*b*>1.7, they propagate stably if

*b*∈ [1.46,1.9].

Now, we study the existence and stability domains of necklace solitons by selecting the 44-“pearl” soliton [Fig. 2(c)] as an example. Soliton solutions cannot be found above the *b _{upp}* curve which determines the existence domain of necklace solitons. A comprehensive linear stability analysis has revealed that the necklace solitons are completely stable if the propagation constant exceeds a certain value, provided that the lattice is deep enough (

*p*≥25) [Fig. 3(a) and 3(b)]. The stability domain broadens with the growth of

*p*. The instability region is also verified by directly simulating (by beam propagation method) the original Eq. (1) with the solutions derived from Eq. (2). The unstable solitons will decay into either radiation or ring solitons presented later. Fig. 3(c) and 3(d) display the stable evolution of necklace soliton shown in Fig. 2(c) under a strong random white noise perturbation.

To examine the effect of the global linked angular momentum on the dynamics of the necklace solitons, we perform propagation simulations of the necklace solitons by adding a phase twist (in the form of *exp*(*imθ*)) into the input beam. Figures 4(a) shows the phase structure of the 32-“pearl” soliton [Fig. 2(d)]. Note the phase of a single “pearl” now has a gradient distribution and the inner part of phase plot is induced by the numerical noise. The soliton rotates clockwise indeed without any tangible loss. The azimuthally twist phase and the strong white noise perturbation together do not destroy the stability of necklace soliton.

Next, we discuss the existence and stability properties of ring solitons in the defocusing cubic nonlinear medium modulated by 1-order Bessel lattice. [Figure 5(a)–5(c)] show some typical examples of ring solitons intensity distribution. The energy of such solitons resides mainly on one of the lattice rings for larger propagation constant. They become broader and cover other rings with the decrement of parameter *b*. This extension will destroy the stability sustained by Bessel lattice due to the radially natural diffraction together with attractive force between the beam components locating on different rings. It should be pointed out that ring solitons can exist in other rings of (different order) Bessel lattice provided the depth of lattice is deep enough [e.g. Fig. 5(c)]. The existence domain of ring solitons is determined by the lower and upper borders in terms of propagation constant *b* [Fig. 5(d)]. The power diverges when *b* approaches the lower cutoff (*b _{lower}*≡0) and vanish when

*b*approaches the upper cutoff. We apply the linear stability analysis on such solutions and one example of the stability regions is displayed in Fig. 5(d). The existence and stability windows broaden with the increment of lattice depth. The curve separating the stable and unstable stationary solutions is derived by solving Eqs. (3). It also corresponds to the boundary between solitons locating on a single ring and multi-rings of lattice.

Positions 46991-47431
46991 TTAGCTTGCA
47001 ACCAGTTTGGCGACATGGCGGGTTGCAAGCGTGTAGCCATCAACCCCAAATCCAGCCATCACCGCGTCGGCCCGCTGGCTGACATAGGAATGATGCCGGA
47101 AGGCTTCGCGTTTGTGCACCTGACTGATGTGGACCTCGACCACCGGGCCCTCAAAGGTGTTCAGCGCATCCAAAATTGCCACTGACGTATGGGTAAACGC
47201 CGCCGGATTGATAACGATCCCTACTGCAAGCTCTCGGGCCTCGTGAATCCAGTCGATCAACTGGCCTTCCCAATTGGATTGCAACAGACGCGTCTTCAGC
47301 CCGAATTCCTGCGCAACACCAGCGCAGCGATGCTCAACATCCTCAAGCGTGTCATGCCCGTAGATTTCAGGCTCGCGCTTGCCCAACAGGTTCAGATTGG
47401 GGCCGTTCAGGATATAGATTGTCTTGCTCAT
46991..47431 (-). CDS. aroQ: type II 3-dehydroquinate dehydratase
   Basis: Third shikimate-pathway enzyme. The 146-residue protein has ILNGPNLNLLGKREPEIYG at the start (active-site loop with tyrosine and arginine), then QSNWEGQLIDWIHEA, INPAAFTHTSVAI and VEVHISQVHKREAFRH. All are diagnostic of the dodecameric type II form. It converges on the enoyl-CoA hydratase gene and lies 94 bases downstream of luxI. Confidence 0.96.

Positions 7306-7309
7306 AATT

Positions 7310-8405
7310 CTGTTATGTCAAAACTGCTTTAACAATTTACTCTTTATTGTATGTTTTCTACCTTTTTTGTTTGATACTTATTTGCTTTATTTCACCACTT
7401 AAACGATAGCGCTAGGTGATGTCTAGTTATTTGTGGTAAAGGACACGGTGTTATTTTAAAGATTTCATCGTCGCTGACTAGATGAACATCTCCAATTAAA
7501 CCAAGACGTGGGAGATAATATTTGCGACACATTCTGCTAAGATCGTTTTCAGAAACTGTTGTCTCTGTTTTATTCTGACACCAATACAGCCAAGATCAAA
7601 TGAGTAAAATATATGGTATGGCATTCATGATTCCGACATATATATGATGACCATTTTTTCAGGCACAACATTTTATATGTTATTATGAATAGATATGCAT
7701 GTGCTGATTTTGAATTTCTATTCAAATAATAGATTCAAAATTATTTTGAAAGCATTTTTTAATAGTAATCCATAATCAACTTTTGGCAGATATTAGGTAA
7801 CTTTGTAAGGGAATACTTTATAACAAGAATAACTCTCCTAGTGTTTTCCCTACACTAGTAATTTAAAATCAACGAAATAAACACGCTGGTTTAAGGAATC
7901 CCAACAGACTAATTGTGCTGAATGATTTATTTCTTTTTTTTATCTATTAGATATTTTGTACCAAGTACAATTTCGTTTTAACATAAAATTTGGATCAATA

Finally, we would like to mention that similar complex entities, the so-called “soliton clusters” composed of several interacting components residing also on a ring with staircaselike phase distribution [31], can not propagate stably in this setting due to the phase difference between neighboring components is limited by 0≤*θ*≤*π*/2 which lead to the lack of repulsive forces along the azimuthal direction. Robust “soliton clusters” can form in media with competing optical nonlinearities [32, 33, 34]. We stress that although all aforementioned results are obtained in the case of 1-order lattices, we have verified that these findings can be generalized to the other order or other ring of lattices except for the central bright spot of 0-order Bessel lattice where the necklace solitons and ring solitons do not exist.

## 4. Conclusions

To summary, we have investigated the existence, stability and propagation dynamics of necklace solitons and ring solitons supported by Bessel lattice in a defocusing medium. We reveal that this scheme supports the completely stable necklace solitons and ring solitons and they can locate on any ring of the lattice under appropriate conditions. The maximum number of “pearls” in a necklace soliton is determined by the radius of lattice ring where it resides. Very interesting phenomena, multi-stable necklace solitons, are found to exist in Bessel lattices. The existence of such complex patterns can also be generalized to the case of Bose-Einstein condensates with repulsive interatomic interactions.

The work is supported by the National Natural Science Foundation of China (Grant No. 10704067) and the Department of Education of Zhejiang Province (Grant No. 20060493).